President Trump Statement on Armenian Genocide Remembrance Day
By Taniel Koushakjian
FLArmenians Political Editor
Today, President Donald J. Trump released his administration’s first statement on Armenian Genocide Remembrance Day, which is commemorated every April 24th by Armenians around the world. Using language invoked by presidents Barack Obama and George W. Bush before him, President Trump did not use the term genocide to refer to the 1915 mass killings of Armenians by the Ottoman Turkish government during World War I.
“Today, we remember and honor the memory of those who suffered during the Meds Yeghern, one of the worst mass atrocities of the 20th century. Beginning in 1915, one and a half million Armenians were deported, massacred, or marched to their deaths in the final years of the Ottoman Empire,” the White House statement reads.
[Click here for a complete list of U.S. Presidential Statements on the Armenian Genocide]
“At a time when Christians and minority communities continue to be in imminent danger and under constant attack, the President’s statement fails to stand up for human rights and is inconsistent with American values, and represents the same kind of capitulation to Turkish authoritarianism which will cost more lives,” stated Van Krikorian and Anthony Barsamian, co-chairs of the Armenian Assembly of America.
Earlier this month, 84 Members of Congress sent a letter to President Trump urging him to reaffirm the U.S. record on the Armenian Genocide. “By commemorating the Armenian Genocide, we renew our commitment to prevent future atrocities,” the letter reads. Florida Representatives Gus Bilirakis (R-FL) and Ted Deutch (D-FL) were among the signatories.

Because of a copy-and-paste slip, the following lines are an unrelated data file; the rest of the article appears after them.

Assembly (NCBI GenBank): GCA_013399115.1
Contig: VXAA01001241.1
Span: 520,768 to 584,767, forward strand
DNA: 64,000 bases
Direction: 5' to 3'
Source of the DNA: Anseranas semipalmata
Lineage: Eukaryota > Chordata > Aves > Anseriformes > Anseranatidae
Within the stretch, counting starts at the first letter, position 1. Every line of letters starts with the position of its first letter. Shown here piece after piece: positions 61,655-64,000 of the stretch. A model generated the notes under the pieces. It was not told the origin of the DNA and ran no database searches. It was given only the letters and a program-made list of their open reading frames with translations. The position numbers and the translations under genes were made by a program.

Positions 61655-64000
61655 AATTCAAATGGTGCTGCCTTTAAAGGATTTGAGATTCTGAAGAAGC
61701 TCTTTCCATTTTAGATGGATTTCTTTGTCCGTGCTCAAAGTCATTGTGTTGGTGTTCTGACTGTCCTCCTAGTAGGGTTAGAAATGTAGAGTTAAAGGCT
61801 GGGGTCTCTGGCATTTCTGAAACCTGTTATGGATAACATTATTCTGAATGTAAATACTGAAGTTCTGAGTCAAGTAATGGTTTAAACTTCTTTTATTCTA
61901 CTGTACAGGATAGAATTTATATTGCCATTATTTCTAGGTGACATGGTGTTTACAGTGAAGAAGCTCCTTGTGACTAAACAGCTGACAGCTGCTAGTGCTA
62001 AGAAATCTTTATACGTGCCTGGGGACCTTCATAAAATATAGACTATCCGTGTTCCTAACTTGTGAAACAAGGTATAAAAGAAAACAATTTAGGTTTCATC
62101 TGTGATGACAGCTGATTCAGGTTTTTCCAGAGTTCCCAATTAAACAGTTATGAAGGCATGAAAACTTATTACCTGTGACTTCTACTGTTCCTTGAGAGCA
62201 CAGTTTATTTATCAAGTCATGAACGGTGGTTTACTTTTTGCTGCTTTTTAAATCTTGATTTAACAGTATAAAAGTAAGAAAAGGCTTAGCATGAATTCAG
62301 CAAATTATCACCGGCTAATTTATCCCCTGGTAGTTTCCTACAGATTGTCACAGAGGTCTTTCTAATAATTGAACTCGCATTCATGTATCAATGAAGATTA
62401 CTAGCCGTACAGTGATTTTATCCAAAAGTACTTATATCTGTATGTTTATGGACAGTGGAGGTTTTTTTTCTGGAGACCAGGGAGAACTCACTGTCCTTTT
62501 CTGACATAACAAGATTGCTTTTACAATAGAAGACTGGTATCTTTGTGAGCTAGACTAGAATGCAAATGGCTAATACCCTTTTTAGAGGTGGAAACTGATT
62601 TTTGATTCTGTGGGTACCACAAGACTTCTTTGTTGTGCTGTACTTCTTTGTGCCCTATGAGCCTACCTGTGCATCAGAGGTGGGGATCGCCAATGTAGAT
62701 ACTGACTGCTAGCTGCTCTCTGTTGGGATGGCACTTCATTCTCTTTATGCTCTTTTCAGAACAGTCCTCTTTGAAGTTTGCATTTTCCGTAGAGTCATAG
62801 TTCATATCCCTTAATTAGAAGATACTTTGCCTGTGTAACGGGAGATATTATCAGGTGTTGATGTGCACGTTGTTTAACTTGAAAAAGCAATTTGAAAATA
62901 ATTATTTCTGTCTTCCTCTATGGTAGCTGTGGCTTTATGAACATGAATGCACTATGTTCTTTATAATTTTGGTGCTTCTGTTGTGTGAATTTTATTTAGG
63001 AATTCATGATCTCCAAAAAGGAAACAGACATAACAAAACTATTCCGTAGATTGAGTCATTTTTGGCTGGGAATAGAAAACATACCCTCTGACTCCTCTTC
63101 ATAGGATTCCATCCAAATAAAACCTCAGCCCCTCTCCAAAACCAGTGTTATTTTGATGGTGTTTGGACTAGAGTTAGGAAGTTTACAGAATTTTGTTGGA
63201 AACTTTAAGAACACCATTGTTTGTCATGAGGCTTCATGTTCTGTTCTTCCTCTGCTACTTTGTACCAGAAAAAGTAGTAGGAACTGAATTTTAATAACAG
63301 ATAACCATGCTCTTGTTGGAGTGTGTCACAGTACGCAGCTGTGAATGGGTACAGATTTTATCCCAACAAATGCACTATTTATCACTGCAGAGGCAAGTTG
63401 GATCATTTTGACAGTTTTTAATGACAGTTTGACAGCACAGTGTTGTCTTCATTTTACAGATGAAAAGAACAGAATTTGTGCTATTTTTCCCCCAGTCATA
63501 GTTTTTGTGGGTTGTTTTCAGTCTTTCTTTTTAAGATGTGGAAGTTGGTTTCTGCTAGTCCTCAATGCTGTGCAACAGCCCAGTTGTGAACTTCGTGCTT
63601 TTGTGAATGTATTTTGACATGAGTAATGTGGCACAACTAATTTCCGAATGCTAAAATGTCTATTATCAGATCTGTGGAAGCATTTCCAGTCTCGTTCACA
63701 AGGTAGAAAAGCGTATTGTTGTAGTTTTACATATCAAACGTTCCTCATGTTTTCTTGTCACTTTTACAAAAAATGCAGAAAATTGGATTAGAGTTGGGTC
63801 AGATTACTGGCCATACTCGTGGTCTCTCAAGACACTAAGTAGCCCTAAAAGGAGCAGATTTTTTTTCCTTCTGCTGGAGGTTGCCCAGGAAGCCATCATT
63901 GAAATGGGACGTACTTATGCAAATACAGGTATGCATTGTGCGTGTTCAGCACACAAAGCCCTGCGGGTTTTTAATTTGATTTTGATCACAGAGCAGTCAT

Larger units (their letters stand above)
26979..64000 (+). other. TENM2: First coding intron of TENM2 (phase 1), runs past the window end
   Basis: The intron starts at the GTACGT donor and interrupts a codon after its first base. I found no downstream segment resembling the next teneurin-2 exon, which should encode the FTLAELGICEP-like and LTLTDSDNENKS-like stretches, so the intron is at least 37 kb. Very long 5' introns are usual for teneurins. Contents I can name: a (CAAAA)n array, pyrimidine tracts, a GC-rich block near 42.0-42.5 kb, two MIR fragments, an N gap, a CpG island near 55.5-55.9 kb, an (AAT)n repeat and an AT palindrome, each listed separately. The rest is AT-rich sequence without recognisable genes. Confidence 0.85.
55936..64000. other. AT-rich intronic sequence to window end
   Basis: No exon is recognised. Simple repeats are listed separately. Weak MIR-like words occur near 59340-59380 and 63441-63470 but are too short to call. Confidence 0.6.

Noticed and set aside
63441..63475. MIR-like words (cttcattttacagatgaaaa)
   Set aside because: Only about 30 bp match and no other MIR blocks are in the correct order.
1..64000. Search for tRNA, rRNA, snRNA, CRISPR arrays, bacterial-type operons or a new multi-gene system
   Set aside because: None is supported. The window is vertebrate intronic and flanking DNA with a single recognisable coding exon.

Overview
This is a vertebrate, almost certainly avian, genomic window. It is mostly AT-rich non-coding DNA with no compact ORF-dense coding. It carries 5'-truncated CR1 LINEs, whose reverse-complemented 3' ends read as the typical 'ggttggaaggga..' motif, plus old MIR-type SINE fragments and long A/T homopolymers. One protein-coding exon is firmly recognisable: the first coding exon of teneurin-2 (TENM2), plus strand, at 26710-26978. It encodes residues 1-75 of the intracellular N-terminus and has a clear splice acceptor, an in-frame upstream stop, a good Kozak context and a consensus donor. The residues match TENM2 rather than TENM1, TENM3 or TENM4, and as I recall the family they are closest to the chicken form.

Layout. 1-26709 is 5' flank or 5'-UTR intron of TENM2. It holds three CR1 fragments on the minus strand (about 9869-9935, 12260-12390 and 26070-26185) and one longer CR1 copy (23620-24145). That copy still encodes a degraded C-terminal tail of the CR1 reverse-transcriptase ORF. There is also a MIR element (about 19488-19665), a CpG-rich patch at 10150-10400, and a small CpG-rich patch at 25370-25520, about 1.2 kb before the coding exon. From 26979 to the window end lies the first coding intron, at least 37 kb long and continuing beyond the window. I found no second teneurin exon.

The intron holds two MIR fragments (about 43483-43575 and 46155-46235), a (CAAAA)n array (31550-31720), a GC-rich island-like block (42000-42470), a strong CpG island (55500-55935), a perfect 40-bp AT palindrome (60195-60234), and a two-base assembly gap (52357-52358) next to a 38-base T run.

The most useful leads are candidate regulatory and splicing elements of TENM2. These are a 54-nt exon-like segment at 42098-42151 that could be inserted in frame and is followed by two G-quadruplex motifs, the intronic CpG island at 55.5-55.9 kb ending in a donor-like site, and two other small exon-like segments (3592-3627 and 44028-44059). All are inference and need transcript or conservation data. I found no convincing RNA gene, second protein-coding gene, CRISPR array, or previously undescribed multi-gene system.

“Asked why Trump decided not to use the term, White House press secretary Sean Spicer said the statement is “consistent with statements that have been put out for at least several of the last administrations,”” The Hill reported.
Trumped employed the Armenian phrase “Meds Yeghern” to describe the genocide, essentially using the Armenian equivalent of the English phrase. However, unlike, Presidents Obama and George W., Trump did not make a campaign pledge to recognize the Armenian Genocide as President.
Ronald Reagan was the last U.S. President to recognize the Armenian Genocide back in 1981.
Below is the full statement released by the White House:
Statement by President Donald J. Trump on Armenian Remembrance Day 2017
Today, we remember and honor the memory of those who suffered during the Meds Yeghern, one of the worst mass atrocities of the 20th century. Beginning in 1915, one and a half million Armenians were deported, massacred, or marched to their deaths in the final years of the Ottoman Empire. I join the Armenian community in America and around the world in mourning the loss of innocent lives and the suffering endured by so many.
As we reflect on this dark chapter of human history, we also recognize the resilience of the Armenian people. Many built new lives in the United States and made indelible contributions to our country, while cherishing memories of the historic homeland in which their ancestors established one of the great civilizations of antiquity.
We must remember atrocities to prevent them from occurring again. We welcome the efforts of Turks and Armenians to acknowledge and reckon with painful history, which is a critical step toward building a foundation for a more just and tolerant future.